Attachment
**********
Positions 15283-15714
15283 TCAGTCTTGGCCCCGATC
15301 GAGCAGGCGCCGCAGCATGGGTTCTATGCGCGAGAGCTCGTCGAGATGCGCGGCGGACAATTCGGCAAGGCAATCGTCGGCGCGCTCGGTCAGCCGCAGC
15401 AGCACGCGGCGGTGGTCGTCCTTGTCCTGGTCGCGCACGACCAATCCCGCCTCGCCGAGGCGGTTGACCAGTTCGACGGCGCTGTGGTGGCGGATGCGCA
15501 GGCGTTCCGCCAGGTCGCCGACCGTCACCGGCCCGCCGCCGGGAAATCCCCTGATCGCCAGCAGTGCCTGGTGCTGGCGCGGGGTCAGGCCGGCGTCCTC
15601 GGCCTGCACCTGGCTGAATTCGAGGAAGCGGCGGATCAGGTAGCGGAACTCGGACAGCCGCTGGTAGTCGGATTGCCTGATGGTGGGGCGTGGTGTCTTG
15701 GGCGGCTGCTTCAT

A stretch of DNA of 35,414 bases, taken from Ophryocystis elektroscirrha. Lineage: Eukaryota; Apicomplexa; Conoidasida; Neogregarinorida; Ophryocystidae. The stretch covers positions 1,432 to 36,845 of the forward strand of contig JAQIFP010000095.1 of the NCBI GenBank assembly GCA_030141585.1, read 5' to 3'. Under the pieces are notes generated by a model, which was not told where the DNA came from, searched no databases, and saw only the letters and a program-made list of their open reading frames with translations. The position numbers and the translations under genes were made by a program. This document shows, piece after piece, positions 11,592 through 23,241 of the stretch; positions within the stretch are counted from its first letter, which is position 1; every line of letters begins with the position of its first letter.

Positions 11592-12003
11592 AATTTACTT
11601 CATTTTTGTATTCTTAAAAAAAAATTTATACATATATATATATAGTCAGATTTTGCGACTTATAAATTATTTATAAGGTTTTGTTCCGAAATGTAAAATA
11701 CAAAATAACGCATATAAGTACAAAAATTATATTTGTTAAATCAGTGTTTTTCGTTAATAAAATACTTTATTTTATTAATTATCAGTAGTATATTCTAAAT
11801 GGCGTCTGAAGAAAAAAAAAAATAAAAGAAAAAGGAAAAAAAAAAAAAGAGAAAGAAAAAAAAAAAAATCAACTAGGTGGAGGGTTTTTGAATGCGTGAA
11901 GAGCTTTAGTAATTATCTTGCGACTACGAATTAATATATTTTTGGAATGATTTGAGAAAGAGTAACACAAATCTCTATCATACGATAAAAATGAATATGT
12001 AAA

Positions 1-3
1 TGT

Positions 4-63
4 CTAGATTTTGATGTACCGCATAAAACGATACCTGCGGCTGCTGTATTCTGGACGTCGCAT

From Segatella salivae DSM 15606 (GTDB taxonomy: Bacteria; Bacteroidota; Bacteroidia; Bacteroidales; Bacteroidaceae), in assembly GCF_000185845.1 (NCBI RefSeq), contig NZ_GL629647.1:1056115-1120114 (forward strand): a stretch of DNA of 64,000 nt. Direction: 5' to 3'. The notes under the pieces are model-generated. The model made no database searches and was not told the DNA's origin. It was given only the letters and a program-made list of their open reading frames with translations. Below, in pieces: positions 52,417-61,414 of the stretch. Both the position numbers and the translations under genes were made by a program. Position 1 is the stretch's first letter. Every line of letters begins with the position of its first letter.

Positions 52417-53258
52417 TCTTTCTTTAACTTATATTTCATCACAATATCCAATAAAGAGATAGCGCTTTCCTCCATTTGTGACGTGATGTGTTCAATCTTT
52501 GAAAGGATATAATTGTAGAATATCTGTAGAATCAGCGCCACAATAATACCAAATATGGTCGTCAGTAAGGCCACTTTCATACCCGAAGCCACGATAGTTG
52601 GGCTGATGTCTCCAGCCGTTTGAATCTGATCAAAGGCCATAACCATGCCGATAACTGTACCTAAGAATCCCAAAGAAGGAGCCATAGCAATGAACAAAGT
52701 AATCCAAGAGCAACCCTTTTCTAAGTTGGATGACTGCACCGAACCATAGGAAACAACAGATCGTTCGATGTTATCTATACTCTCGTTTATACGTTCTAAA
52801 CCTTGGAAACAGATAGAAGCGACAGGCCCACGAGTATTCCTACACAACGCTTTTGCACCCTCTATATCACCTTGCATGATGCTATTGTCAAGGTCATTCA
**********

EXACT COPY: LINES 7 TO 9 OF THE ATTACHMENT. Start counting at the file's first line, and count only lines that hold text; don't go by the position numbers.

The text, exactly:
15701 GGCGGCTGCTTCAT

A stretch of DNA of 35,414 bases, taken from Ophryocystis elektroscirrha. Lineage: Eukaryota; Apicomplexa; Conoidasida; Neogregarinorida; Ophryocystidae. The stretch covers positions 1,432 to 36,845 of the forward strand of contig JAQIFP010000095.1 of the NCBI GenBank assembly GCA_030141585.1, read 5' to 3'. Under the pieces are notes generated by a model, which was not told where the DNA came from, searched no databases, and saw only the letters and a program-made list of their open reading frames with translations. The position numbers and the translations under genes were made by a program. This document shows, piece after piece, positions 11,592 through 23,241 of the stretch; positions within the stretch are counted from its first letter, which is position 1; every line of letters begins with the position of its first letter.

Positions 11592-12003